In a similar mindset is Rhodora, a school teacher who had a ligation after her second child, which was a special child. After her second kid, she wanted to have enough time and resources to attend to the needs of her special child, not to mention her first child as well. So she consulted her gynecologist and requested that the she undergo the procedure.

Her doctor refused, saying it is against his beliefs to do the procedure. Rhodora asked for a referral, and she was referred to a colleague of the doctor. But just like the first doctor, the second one also refused, trying to convince her not to proceed, citing that it is immoral. In the end, Rhodora had to look again for another doctor, since it she felt that the service she is looking for is being denied her on the grounds of personal beliefs of the doctors.

These are just some of the stories that I commonly encounter among my constituents. Such situations are most common in the poorer communities, resulting in high incidence of malnutrition, school drop-outs, maternal and infant death, birth complications and scarcity of family resources.

Since I regularly hold medical missions in my district, I get first hand experience and information on the health conditions in the communities. Hygiene is often a problem, especially that families live in confined spaces in the urban poor communities, so the spread of disease is more likely. One of my regular activities is the conduct of prenatal medical missions, There is not a mission where we do not encounter pregnant teenagers, the youngest of which has been 14 years old.

For example, not many people know that cervical cancer may be spread through sexual contact. Cervical cancer is caused by the Human Papilloma Virus, the cause of the common wart, which may be passed from male to female. Not many people know that hygiene plays an important part in preventing the spread and cause of cervical cancer, as well as prudent sexual practices. More importantly, not many know that cervical cancer is easy to detect and cure if diagnosed early. This is because there is no policy on reproductive health.

The fact of the matter is that many of the health problems encountered in the grassroots may be attributed to the lack of reproductive health services available to the people. While some limit themselves to the issue of population and birth control in the discussions about RH, the bill is not only about population and sex. It is more about the delivery of services to the people who are in need of it. The absence of a policy opens people up to medical risks and leaves them nowhere to go but to unreliable, ineffective and sometimes life threatening remedies.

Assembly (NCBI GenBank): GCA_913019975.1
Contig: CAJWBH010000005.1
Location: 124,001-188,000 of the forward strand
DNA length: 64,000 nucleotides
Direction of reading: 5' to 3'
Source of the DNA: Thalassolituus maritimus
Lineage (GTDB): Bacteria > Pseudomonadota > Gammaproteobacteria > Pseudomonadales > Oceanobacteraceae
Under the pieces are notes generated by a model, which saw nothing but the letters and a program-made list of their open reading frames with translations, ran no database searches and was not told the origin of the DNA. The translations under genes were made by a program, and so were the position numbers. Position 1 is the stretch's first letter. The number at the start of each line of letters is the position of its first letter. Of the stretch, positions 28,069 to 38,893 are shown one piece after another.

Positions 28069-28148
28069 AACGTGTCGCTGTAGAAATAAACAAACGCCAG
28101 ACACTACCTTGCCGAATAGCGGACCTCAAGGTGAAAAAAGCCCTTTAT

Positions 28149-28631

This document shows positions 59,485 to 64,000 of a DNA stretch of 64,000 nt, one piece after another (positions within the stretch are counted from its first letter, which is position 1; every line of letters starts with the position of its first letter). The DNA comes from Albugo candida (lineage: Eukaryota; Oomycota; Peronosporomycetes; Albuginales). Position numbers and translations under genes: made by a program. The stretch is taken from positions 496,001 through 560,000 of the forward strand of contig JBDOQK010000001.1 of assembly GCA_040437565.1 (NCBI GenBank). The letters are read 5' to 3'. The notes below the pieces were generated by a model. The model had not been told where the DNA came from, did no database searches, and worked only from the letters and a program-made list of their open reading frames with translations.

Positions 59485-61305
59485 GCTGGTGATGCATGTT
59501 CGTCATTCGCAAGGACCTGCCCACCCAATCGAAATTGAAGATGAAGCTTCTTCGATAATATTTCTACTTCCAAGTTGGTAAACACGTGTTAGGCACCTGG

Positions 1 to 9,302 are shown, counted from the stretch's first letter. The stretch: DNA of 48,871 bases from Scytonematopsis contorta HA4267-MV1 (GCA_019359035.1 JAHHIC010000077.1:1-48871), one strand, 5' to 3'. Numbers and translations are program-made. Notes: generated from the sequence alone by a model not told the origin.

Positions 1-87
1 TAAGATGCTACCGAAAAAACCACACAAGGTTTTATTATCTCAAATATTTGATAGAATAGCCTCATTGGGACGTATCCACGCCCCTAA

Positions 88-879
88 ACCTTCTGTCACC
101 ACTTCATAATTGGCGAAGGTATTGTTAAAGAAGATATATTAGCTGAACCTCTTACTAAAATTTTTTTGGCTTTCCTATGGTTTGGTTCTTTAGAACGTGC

A case in point is the proliferation of vendors right beside the Quiapo church who openly sell concoctions labeled “Pang-pa Regla”. It is common knowledge that many of those who patronize those vendors do so with the intention of getting rid of unwanted pregnancies. Even if they weren’t pregnant and just wanted to have regular menstruation, it is still the wrong place to go for treatment or service.

This is not to say that having Reproductive Health services will enable the availability of abortion. The bill expressly maintains that abortion continues to be illegal in the country. To say that the bill legalizes abortion is an outright lie and deception. My point in citing the “pang-pa regla” vendors is the fact that the absence of reproductive health services and information leads to people’s ignorance about reproductive health issues and their body’s reproductive systems. If they had the right information and services available, they would know that availing of the products sold by those vendors would not only be ineffective, it may even be harmful.

The intentions of the bill’s authors and supporters are not to legalize abortion, spread a culture of promiscuity or destroy the family. It is the intention of the bill’s authors and supporters to meet the needs of a significant portion of the population for reproductive health services and information. There is absolutely no intention to impose on couples particular methods that they should employ in planning their families. It is the intention of the bill to provide information to people about responsible parenthood, family planning, avoiding unwanted pregnancies and an informed choice on which method best fits their beliefs, convictions and needs.

To continuously insist that there are other ulterior motives other than the welfare of Filipino couples and families is to deny the existence of the problems faced daily by the people. To stop the adoption of a public policy on reproductive health is a denial of service to those who seek reproductive health care.